Let’s say you set up a special needs trust for Joey, your disabled grandson. You’ll need a trustee to make distributions, file tax returns, and carry out all the other duties that go along with administering a trust.
Who will you name to do all that?
Some people name a reliable family member to serve as trustee. In a later blog post I’ll explore why you might want to do that in some circumstances.
But usually, the best solution is to use a professional administrator – an organization that administers special needs trusts on a regular basis. Good choices include a trust company, the trust department of a bank, or a non-profit agency dedicated to handling special needs trust administration.
Here are the main advantages:
1. Professionalism. The best reason for using a professional organization is that it is, well, professional. The people working there know the guidelines well and they have experience making decisions about how to apply them.
If you appoint Joey’s father as his trustee, would Dad know the in-kind support and maintenance rules well enough to know how paying the rent affects Supplemental Security Income (SSI) payments? Probably not, but a well-versed trust officer could weigh the options and decide on the best course of action in any given situation.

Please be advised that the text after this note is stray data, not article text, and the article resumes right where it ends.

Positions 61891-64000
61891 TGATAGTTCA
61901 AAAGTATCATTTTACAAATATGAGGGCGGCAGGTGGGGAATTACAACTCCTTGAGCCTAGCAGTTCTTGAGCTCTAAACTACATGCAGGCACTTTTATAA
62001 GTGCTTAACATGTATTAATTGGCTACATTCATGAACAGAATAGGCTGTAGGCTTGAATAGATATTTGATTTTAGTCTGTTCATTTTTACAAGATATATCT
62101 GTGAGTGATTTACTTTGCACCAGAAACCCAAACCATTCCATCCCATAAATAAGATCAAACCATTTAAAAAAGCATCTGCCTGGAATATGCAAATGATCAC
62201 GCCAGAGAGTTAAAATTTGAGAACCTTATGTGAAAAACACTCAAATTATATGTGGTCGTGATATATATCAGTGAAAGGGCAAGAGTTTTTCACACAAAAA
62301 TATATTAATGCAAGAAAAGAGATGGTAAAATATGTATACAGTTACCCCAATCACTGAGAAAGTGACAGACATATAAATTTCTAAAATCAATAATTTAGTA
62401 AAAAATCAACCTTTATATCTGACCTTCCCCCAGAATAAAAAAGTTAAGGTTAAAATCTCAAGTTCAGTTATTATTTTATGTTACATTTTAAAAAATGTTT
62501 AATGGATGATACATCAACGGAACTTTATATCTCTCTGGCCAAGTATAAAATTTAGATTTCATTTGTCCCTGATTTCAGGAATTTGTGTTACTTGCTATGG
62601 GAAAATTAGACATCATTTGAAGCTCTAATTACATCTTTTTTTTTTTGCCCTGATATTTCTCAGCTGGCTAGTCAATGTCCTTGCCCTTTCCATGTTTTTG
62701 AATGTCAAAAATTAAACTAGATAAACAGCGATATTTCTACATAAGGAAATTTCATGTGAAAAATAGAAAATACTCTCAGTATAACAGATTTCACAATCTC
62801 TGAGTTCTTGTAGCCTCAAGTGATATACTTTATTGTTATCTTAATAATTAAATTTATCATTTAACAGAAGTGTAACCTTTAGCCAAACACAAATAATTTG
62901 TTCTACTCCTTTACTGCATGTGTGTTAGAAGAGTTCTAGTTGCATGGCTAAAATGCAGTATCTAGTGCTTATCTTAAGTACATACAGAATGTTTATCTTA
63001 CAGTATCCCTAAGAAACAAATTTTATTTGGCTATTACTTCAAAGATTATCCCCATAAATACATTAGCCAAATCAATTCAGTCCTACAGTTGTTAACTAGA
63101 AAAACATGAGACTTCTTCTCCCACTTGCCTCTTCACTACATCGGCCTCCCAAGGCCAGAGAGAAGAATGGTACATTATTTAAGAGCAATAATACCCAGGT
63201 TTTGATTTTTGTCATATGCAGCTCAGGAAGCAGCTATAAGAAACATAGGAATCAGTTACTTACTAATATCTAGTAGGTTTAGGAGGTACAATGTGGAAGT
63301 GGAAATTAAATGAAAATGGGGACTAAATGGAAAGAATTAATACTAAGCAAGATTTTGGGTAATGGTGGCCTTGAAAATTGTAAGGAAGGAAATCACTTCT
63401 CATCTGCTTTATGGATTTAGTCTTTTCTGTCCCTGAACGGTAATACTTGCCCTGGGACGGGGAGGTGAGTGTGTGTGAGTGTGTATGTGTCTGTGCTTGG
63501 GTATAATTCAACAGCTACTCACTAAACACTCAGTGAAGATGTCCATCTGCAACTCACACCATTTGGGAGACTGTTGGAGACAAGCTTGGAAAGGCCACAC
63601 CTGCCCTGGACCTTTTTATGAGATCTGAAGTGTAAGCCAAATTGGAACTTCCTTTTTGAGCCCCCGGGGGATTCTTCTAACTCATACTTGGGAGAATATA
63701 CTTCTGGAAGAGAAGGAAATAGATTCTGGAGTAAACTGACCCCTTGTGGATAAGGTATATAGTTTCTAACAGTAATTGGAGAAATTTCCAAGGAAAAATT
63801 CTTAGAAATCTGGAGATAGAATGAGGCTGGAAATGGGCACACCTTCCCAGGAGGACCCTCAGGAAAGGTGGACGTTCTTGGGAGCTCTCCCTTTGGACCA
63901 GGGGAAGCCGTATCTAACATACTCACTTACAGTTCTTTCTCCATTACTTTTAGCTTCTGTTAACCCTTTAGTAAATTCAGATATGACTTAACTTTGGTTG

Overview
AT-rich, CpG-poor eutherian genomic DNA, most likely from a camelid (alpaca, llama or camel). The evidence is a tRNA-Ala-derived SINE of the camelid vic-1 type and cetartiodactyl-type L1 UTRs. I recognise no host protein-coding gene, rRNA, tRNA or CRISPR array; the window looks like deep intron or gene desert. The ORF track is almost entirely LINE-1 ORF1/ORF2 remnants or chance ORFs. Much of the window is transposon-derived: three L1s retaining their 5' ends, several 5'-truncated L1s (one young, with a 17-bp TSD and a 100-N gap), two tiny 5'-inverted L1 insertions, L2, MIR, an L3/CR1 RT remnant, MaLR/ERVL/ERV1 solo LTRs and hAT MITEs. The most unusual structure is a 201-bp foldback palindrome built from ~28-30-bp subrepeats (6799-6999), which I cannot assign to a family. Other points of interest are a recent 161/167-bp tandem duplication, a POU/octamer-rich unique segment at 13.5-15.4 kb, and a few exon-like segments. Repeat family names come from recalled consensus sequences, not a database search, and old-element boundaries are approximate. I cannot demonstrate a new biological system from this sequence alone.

Given the complexity of trust administration and the consequences of doing something wrong (loss of health benefits, for example), it’s often best to leave it to the pros.
2. Family relations. Leaving it to someone who knows when and how to make proper distributions, file a Form 1041 tax return, and prepare an accounting takes a heavy load of responsibility off the family.
Family relations may be better if a family member isn’t making the decisions about what the trust will pay for. Joey may resent his father, or worse, his sister making those judgments for him, and Sis may not be too thrilled about it either. If the bank handles those issues, Sis can have a simpler relationship with Joey.
3. Objectivity. An independent trustee tends to make decisions based on an objective view of the beneficiary’s needs and the purpose of the trust, unclouded by personal issues.
It’s also more likely for a family member to have a conflict of interest. For example, if Joey’s trust leaves the remainder of the trust to his brother and sister when he dies, his brother or sister would not make good choices to serve as trustee. They may be honest, but a conflict always exists between funds paid for Joey’s benefit and funds left over for his siblings.
4. Continuity. Family members have a way of dying, moving away, or becoming incapacitated over time. A professional entity tends to last longer. If one trust officer leaves, the organization simply appoints another one to handle the file. The trust can go on for years and you don’t have to worry about naming a long line of family members as successor trustees.